Bloomberg Online ran an interesting story last year with the alarming headline “Local News is Dying, and It’s Taking Small Town America With It.” Full disclosure – I’m an editor/writer with a local news publication. If you don’t believe me, my byline is right above this paragraph.
One of the many parts of the Bloomberg article that I found interesting was right up at the top – “updated on Sept. 6, 2018.” This is a topic that will continue to be updated and the updates don’t appear to be good news for small town America because local news continues to disappear from our daily lives on a daily basis.
When we first decided to launch WeLoveDexter and later on WeLoveAnnArbor, the focus was on local news, local sports and local, local, local. We saw a void, an opening, an opportunity.
We not only saw a lack of coverage, but I experienced the reasons why first-hand. After decades of covering local news and sports in such awesome communities as Dexter, Chelsea, Saline, Ann Arbor, Ypsilanti, Dearborn and all over Downriver, I was made redundant (British for fired). Made redundant means “your employer tells you to leave because your job is no longer necessary or because your employer cannot afford to keep paying you.”
My employer certainly could afford paying me and the dozens (hundreds, thousands) like me so it must be that they felt my job was no longer necessary. It was no longer necessary to cover local news – at least that’s what was written in invisible ink in the memo line of my severance check.
From Bloomberg: “Studies have shown that communities without quality local news coverage see lower rates of voter turnout. Cities where newspapers shut down have even seen their municipal bond costs rise, suggesting an increase in government expense due to a lack of transparency. More broadly, towns without serious local news coverage demonstrate less social cohesion, corroding any actual sense of community.”
So let’s get this straight – covering local news here in Washtenaw County was no longer necessary? That would have been acceptable if it wasn’t necessary because so many other people were doing it so much better. But that clearly wasn’t the case. And that’s because so many others like me at every newspaper and web site all over the country were meeting the same fate – something that continues to this day.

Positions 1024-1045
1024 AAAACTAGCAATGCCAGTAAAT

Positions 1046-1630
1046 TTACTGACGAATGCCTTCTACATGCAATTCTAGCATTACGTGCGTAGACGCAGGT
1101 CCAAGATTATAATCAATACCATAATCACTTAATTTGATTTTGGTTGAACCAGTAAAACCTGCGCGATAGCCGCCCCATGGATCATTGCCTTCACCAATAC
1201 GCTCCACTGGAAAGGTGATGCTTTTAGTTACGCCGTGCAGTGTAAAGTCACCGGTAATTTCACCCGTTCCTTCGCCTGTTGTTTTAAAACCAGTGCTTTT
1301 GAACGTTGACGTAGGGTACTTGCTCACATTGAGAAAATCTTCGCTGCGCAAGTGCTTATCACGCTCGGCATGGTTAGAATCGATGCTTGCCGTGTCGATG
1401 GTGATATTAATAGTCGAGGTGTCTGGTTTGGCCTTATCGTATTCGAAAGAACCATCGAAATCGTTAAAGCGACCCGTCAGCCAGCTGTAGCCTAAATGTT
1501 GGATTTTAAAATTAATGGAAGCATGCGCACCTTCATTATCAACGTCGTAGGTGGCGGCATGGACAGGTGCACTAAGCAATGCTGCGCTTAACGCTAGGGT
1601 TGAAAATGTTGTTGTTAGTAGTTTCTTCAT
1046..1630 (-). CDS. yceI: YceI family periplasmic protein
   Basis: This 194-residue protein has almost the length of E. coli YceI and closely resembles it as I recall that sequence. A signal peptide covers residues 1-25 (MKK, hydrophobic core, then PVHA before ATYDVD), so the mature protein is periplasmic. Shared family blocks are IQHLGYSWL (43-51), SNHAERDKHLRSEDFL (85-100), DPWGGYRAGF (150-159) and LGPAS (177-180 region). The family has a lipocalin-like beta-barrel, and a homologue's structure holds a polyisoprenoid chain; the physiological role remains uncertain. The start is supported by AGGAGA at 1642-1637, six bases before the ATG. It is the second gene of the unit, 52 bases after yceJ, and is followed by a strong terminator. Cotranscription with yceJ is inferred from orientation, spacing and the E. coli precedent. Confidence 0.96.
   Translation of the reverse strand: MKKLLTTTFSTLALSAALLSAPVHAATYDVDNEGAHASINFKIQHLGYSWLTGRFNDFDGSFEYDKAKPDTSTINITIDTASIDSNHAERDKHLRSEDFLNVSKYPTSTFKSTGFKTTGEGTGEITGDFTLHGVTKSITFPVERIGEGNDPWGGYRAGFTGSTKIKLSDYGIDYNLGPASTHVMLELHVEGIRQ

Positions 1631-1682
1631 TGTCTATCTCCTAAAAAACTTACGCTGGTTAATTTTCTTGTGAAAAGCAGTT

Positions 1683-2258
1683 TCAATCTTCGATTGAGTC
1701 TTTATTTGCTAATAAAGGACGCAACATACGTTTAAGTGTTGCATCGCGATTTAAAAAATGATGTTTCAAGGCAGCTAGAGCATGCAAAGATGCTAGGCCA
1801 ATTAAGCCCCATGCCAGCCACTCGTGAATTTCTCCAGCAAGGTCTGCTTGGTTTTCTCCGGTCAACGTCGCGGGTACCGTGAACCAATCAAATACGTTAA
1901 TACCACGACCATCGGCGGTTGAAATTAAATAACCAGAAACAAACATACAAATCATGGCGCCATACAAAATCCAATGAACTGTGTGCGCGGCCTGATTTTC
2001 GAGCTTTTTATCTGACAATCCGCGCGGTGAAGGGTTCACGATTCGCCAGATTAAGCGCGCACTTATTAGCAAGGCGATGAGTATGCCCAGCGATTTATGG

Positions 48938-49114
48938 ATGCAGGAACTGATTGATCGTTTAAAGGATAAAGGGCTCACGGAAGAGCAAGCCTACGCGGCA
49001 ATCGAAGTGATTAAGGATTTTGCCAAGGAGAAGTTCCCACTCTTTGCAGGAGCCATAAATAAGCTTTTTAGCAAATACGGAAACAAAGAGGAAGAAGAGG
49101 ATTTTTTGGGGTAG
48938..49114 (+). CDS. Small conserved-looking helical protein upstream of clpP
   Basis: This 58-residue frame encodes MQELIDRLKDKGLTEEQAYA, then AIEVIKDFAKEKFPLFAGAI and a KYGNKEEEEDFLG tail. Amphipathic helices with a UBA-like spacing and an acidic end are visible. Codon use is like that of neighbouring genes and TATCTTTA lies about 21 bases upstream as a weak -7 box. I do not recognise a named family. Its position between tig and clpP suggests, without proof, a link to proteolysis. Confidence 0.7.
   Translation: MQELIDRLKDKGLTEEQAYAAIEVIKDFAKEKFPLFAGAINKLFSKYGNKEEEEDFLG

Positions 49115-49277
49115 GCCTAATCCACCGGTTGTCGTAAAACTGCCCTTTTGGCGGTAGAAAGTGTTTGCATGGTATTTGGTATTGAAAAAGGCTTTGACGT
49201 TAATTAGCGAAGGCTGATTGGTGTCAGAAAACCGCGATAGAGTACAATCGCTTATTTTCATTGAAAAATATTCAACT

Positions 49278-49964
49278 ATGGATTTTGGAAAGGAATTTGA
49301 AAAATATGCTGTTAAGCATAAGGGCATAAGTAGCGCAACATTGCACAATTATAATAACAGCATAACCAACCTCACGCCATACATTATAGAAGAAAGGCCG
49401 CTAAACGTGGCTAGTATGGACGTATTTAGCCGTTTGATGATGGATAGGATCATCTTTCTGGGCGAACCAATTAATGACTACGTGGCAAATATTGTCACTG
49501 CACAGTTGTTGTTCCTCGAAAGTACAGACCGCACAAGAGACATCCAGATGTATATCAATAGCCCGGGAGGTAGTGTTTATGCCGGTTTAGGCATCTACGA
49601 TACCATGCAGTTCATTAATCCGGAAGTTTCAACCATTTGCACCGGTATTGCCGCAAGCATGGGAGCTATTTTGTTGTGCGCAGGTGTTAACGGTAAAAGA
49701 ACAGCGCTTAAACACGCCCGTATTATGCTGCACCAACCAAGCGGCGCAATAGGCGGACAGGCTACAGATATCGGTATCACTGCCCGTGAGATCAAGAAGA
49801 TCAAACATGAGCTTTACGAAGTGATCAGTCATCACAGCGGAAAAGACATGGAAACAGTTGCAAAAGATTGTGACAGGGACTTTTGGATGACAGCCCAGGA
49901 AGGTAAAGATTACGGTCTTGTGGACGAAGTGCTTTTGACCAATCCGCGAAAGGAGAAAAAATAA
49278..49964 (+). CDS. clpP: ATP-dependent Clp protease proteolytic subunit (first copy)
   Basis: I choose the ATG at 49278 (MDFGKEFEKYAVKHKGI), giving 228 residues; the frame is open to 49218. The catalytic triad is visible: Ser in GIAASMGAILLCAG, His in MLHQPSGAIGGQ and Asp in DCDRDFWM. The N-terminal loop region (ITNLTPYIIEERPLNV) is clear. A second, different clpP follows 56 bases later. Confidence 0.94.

It really hit home last fall when I went to cover the Pioneer-Skyline football game. I marched up the bleachers and into the press box early so I would get a good seat. Turns out I didn’t need to be early. I was the only one covering the game. Pioneer. Skyline! Pioneer! FOOTBALL!!! And no other media was covering it?
When I was at the News-Herald (Downriver) back in the 1990s, we had a staff of four full-time writers and an editor. The five of us would go out every Friday night and cover a local football game. That’s five games we would cover and the rest we would gather information over the phone that night. We had a staff photographer and several freelancers who would go out and shoot games all over the area.
The News-Herald currently has one full-time (hard-working and outstanding) writer/editor/photographer. One guy trying to do the job that five used to do – and trust me those schools still love to be covered by the local newspaper.
From Bloomberg: “Building trust is a human-to-human endeavor. I’m worried we’re going to see an erosion of trust in local media as the number of journalists on the ground in local communities declines.”
The times they are a changin’ – and not for the better.
Local news in small town America is clearly on life support but some places are reaching for a second breath. There are a few web sites in the area focusing only on local news. The Saline Post and Chelsea Update do a great job of filling the void in those communities – full kudos to them! We are hoping to continue our commitment to local news in Dexter and Ann Arbor and even increasing our content over the next few months.
The numbers have proven that there is interest. The people of Dexter and Ann Arbor are speaking loud and clear – they want to read about the people, places, events and happenings in their community. Our readership started strong and continues to grow and with community support can be taken off life support and start running on its own.
From Bloomberg: “Executive editors at local news outlets across the country agree that there needs to be more economic incentives to cover their communities. At the local level, news doesn’t stop when the news coverage goes away. Somebody has to do this work.”
“Local News Is Dying, and It’s Taking Small Town America With It!
Not if we can help it!